Whether their idea is quickly sketched on a napkin, documented with years of research or still lurking in their imagination, student ideas are brought to life through the university-wide Idaho Entrepreneurs program.
See Your Impact
From Washington to Massachusetts University of Idaho student entrepreneurs win pitch competitions and cash prizes
Student entrepreneurs at the University of Idaho earned more than $100,000 in startup money at competitions across the country this spring.
George Tanner, director of Idaho Entrepreneurs at U of I’s College of Business and Economics (CBE), mentors startup teams as they raise seed money to take their projects from the idea stage to the prototype and manufacturing phases. These teams include students from majors across the university’s campus, and they compete for this money at tournaments from coast to coast.
“In the entrepreneurial circuit our teams are highly competitive, well-respected, and even a little feared whenever startup seed capital is in play,” Tanner said.
Spring 2019 was no exception.
Over 70 entrepreneurs made up the 23 startup teams participating in this year’s Startup Vandal competition. Each team gave their 90 second elevator pitch to judges made up of Vandal alumni and local business owners with the goal of winning prize money to advance their idea. Nate Fisher of Deary won first place for the NateGate, a pickup tailgate extender that lengthens the bed of a truck.
“This process taught me tons of stuff about the inception of an idea, to building a workable and scalable plan, to standing in front of people and convincing them how great the business opportunity is,” Fisher said. “It helped build my confidence from the start, but I also gained massive knowledge into this part of the business world.”
"In the entrepreneurial circuit our teams are highly competitive, well-respected, and even a little feared whenever startup seed capital is in play." George Tanner
U of I students began the season pitching their ideas and business plans to investors at the Draper Competition in Massachusetts and finished up in their own backyard at Idaho Pitch in Moscow. Along the way, Carli Erstrom and Emy Millican won a top prize at the Northwest Entrepreneur Challenge in Spokane, Washington, for their Vandal Mobile Press.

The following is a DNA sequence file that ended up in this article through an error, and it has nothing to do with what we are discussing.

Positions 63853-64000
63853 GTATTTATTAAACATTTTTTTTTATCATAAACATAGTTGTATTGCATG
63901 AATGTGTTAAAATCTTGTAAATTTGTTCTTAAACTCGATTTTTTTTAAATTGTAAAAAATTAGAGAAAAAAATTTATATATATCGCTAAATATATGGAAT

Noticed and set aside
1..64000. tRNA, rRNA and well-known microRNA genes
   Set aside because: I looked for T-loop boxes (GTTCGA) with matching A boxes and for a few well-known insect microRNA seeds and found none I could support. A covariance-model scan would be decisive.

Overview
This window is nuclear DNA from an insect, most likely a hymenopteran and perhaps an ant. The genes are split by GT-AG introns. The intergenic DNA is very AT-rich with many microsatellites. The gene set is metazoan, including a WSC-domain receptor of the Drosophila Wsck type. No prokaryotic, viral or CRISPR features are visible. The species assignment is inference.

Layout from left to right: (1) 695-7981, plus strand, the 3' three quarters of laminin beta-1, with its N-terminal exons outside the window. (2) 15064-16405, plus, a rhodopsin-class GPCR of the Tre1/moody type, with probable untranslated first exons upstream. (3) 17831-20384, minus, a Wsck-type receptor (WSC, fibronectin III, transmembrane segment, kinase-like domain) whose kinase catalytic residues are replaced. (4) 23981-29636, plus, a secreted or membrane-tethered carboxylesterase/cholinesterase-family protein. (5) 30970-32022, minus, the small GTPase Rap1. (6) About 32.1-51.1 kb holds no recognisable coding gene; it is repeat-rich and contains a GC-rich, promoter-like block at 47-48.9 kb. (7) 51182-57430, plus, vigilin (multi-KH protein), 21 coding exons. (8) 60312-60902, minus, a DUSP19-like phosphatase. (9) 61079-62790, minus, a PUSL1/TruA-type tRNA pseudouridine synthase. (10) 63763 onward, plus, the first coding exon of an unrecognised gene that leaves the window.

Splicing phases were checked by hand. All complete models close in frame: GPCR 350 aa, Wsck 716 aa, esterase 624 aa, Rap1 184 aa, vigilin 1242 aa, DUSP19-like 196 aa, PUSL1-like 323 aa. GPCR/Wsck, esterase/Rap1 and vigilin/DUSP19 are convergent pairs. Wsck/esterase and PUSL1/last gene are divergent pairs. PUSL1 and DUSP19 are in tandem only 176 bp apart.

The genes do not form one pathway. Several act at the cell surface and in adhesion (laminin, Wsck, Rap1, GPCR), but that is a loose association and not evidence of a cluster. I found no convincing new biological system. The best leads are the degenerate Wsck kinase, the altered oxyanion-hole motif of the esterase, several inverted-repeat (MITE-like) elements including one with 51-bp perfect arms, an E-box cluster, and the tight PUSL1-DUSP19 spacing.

“The press is a mobile crusher that allows farmers to extract oil from canola. The device saves farmers shipping costs and gives them access to the canola meal for livestock feed,” Millican said.
Both graduated with bachelor’s degrees from U of I this spring. Erstrom is from Vale, Oregon, and obtained degrees in agribusiness and marketing from the College of Agricultural and Life Sciences (CALS) and CBE. Millican grew up in Gooding and received animal science and agribusiness degrees from CALS.
“This experience taught me a lot of business skills I will use for the rest of my life,” Erstrom said. “I learned it pays off to be flexible and open to honest feedback. You can learn a lot from listening to other people’s thoughts and opinions.”
Erstrom will begin her career with J.R. Simplot Company as a raw procurement manager trainee working with potatoes. Millican plans to become a pulsed electromagnetic field therapy practitioner where she can perform physical therapy on horses.
“It’s my dream to start my own small business and continue to be an entrepreneur,” Millican said. “Going through the pitch process has put me ahead and I know that I can be successful in my career after college.”
Idaho Entrepreneurs, one of CBE’s Vandal Student Enterprises, brings together creative, innovative and hard-working students and faculty. Marc Chopin, CBE’s dean, believes U of I’s successes during this spring’s entrepreneurial competitions has once again proven such enterprises are a winning combination.
“Having spent several years engaged with startup companies and angel investors, I continue to be impressed by the quality of ideas, business plans, and professional, prize-winning pitches created by our students with guidance from their faculty mentors,” Chopin said.